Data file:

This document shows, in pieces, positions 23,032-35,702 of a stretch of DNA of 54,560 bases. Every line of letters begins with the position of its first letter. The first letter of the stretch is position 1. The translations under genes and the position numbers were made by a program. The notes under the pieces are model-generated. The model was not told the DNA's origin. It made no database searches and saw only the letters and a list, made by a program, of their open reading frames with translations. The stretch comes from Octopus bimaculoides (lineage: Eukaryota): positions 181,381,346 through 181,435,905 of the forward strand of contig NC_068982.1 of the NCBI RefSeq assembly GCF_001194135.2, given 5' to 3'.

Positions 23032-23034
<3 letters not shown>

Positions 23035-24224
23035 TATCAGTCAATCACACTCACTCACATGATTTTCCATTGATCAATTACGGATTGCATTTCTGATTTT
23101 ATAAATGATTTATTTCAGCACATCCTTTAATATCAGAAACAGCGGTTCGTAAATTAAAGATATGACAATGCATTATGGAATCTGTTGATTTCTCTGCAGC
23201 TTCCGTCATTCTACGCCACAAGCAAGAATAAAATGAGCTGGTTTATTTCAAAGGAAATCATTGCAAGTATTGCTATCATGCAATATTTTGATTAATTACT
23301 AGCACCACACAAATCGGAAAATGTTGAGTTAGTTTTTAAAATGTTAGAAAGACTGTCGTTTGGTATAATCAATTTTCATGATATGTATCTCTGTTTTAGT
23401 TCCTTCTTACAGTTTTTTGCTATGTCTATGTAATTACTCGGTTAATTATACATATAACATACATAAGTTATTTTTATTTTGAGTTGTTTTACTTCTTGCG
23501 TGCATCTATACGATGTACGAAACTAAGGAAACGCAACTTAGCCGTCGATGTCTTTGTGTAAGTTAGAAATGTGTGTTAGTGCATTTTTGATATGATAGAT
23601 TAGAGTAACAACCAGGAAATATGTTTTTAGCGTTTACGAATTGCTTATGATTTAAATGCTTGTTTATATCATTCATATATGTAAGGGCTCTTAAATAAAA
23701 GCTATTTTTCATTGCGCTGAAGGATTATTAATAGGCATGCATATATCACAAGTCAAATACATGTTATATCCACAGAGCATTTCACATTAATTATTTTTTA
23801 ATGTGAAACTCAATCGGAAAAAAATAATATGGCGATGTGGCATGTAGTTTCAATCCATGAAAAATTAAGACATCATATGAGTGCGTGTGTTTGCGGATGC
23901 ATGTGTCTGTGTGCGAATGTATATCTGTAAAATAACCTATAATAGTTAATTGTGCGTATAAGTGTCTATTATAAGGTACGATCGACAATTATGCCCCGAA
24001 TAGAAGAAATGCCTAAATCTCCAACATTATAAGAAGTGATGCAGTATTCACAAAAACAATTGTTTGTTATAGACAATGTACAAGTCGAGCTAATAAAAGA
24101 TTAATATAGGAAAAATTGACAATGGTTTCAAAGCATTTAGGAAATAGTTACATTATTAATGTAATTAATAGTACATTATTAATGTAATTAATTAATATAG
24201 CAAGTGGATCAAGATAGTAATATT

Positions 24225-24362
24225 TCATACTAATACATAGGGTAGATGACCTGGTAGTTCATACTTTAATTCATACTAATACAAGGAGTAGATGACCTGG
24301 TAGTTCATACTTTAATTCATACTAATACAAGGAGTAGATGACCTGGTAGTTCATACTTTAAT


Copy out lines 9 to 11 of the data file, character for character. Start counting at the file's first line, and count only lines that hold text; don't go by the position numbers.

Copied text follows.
23401 TCCTTCTTACAGTTTTTTGCTATGTCTATGTAATTACTCGGTTAATTATACATATAACATACATAAGTTATTTTTATTTTGAGTTGTTTTACTTCTTGCG
23501 TGCATCTATACGATGTACGAAACTAAGGAAACGCAACTTAGCCGTCGATGTCTTTGTGTAAGTTAGAAATGTGTGTTAGTGCATTTTTGATATGATAGAT
23601 TAGAGTAACAACCAGGAAATATGTTTTTAGCGTTTACGAATTGCTTATGATTTAAATGCTTGTTTATATCATTCATATATGTAAGGGCTCTTAAATAAAA